RAK Properties this week announced the completion of land filling and marine work at its Mina Al Arab development, a $2.7bn mixed-use project on Ras Al Kaimah's beachfront. With ever more projects like these coming on line, there is good reason for investors to be looking beyond Abu Dhabi and Dubai. In recent years, the boom enjoyed by the larger emirates has spilled over to their smaller neighbours.
Real estate agents in Ajman report that some 200 residential towers are either completed or in construction across the emirate, with Ajman One - a flagship development of 12 towers - already sold out of completed studios and one-bedroom flats. Further up the coast, Ras Al Khaimah is similarly thriving. RAK Properties' Julfar Towers is already 75% sold out, and the developers are holding back the remaining allocation in the expectation of further price growth.
This rice in prices is already on its way. Speaking at the first Ajman exhibition of the R&R Local Property show on February 8 and 9, Amir Pardesi, vice-chairman of Dubai-based developer Mazyood Giga International, said, "Real estate will remain the primary engine of growth for the Northern Emirates for some time to come."
Different factors are at work in driving this growth. Ajman is around an hour's commute from Dubai and, despite recent hikes, is still able to boast real estate prices less than half those of central Dubai. The few remaining units currently on sale at Ajman One are on the market for around $1600 per sq m. By comparison, the sale price for a similarly sized apartment in Dubai is around $4000 per sq m.
Ajman's attractiveness as an alternative residential location to Dubai is borne out by the breakdown of recent customers. Aida Tomolso, the general manager of Inter Emirates Properties, told local press in October that as much as 75% of current demand comes from residents, as opposed to those buying purely to invest. She said this trend has driven secure price growth from between $980 to $1650 per square metre about a year ago to about $1450 to $2130 per square metre now.
By contrast, Ras Al Khaimah is currently attracting a different market. The majority of those buying in the northerly emirate are not commuters but are based there for business. With the emirate currently enjoying success in several industries, including pharmaceuticals, film post-production, cement and tile manufacture, it may well become the next emirate to "take off" in its own right. According to the RAK department of economic development, real estate as a share of GDP has been around 2.5% higher (at 10.8%) than the UAE average up to 2005 (the last year for which figures were available), and the indicators are that growth in the past two years has outpaced these figures.
Ras Al Khaimah is experiencing significant demand from domestic population growth, but is also focusing on the investor and tourist market, promoting itself as an escape destination. This has led to the emirate's own mega-projects, including the $1.8bn Al Marjan islands project by Ras Al Khaimah-based developers Rakeen. This series of five "green" islands is using a technique called closed water dredging, which better maintains the clarity of surrounding water. The project has already generated interest, with Dubai's Khoie Properties constructing the $800m La Hoya Bay Residence there. The project will feature studio, one- and two-bedroom apartments starting at around $100,000. The second stage of construction is expected to be completed in 2008.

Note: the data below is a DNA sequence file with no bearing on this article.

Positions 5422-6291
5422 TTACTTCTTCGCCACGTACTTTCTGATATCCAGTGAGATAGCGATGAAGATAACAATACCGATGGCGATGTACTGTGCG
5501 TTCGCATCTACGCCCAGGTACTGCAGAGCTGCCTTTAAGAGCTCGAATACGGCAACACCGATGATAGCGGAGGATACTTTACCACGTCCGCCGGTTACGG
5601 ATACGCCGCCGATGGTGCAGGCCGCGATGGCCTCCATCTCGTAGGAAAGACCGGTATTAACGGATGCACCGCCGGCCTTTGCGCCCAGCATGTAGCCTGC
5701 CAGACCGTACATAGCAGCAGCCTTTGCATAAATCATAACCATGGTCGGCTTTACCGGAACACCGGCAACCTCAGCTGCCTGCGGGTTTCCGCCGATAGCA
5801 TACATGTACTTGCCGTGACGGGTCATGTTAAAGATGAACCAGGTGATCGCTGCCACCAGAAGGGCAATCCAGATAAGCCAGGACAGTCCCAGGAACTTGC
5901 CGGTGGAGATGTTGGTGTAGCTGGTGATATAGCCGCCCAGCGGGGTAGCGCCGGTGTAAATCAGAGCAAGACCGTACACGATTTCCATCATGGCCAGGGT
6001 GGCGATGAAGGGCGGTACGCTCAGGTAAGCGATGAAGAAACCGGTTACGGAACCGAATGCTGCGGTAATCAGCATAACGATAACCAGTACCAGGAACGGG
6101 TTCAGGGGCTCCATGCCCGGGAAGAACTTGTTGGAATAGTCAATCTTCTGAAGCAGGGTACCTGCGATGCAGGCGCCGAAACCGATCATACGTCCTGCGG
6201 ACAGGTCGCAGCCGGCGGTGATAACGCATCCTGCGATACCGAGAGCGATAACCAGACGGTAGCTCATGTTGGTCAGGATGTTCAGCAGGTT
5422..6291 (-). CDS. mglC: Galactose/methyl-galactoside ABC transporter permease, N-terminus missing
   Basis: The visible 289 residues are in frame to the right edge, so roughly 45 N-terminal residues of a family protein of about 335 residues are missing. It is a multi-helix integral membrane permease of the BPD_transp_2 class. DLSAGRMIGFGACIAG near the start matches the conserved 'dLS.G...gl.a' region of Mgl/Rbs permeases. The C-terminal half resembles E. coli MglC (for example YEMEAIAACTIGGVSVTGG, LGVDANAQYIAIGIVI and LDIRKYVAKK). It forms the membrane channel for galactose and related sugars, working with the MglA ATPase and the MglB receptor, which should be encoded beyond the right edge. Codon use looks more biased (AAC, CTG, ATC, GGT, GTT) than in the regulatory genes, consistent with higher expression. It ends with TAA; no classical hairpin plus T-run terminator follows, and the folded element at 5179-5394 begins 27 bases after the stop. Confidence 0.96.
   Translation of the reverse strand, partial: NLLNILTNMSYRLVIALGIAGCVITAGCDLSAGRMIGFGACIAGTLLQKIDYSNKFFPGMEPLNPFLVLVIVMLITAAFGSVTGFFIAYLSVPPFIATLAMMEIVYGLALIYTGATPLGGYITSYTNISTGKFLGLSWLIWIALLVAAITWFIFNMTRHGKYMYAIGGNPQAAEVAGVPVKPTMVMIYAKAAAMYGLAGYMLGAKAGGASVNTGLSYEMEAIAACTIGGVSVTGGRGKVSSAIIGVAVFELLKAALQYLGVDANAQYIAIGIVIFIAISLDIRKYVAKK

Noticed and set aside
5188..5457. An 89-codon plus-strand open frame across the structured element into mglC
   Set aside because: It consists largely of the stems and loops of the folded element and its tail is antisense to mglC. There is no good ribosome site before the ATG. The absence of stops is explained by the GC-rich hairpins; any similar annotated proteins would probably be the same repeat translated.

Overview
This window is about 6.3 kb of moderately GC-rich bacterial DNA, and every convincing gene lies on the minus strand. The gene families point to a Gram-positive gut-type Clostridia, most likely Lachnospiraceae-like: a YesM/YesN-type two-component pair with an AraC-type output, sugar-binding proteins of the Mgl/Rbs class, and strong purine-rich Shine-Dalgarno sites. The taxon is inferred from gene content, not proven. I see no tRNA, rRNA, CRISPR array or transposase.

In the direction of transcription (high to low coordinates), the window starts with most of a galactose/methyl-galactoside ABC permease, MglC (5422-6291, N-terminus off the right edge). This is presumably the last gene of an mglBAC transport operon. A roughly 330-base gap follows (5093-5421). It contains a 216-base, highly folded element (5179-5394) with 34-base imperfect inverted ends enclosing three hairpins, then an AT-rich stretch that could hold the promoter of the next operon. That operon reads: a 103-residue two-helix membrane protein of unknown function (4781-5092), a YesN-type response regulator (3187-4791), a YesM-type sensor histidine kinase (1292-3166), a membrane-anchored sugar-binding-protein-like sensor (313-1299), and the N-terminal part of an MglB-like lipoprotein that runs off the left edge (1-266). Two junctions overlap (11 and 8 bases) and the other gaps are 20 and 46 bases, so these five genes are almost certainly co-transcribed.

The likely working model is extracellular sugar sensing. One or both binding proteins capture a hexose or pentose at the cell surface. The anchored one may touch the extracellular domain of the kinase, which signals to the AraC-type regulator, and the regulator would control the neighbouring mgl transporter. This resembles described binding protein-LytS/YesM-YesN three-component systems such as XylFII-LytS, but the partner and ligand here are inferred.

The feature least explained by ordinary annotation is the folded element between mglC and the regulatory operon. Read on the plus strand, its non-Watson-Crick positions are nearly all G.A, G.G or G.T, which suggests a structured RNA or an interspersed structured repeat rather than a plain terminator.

The recent boom has not been without its headaches however. As it has across the UAE, inflation is beginning to takes its toll in the Northern Emirates. The northern neighbours may be even more exposed to price increases than Dubai and Abu Dhabi, being at an earlier stage of market maturity.
Mohammed Sultan Al Qadi, the CEO of RAK Properties, told OBG that wage growth for skilled employees was a particular problem. In early 2007 a construction engineer's monthly salary was Dh20,000 ($5446). According to Al Qadi, that figure has now doubled to Dh40,000 ($10,892). When other costs are also factored in, such price inflation could have a major impact on profit margins, and could in turn reduce the appetite of construction firms to bid for tenders.
UAE authorities have taken some moves to dampen the effects of inflation. Cement has been capped at Dh295 ($80) per tonne, or Dh17 ($4.60) for a 15kg bag, although there are reports of suppliers ignoring this. On the demand side, many of the emirates have employed rent caps to protect tenants from hikes of up to 70%. These are indirect measures however, and do not address the real problem of bottlenecks in construction, and a dearth of studios and one-bedroom apartments. For Ras Al Khaimah in particular, this is a growing problem: there has been a 40% increase in people living singly, brought about in many cases by expatriates having to send their families home due to rising costs of living.
Central measures will help ease some of these problems. However, with Merrill Lynch predicting inflation of 12% for the UAE this year, there may be further bumps along the road.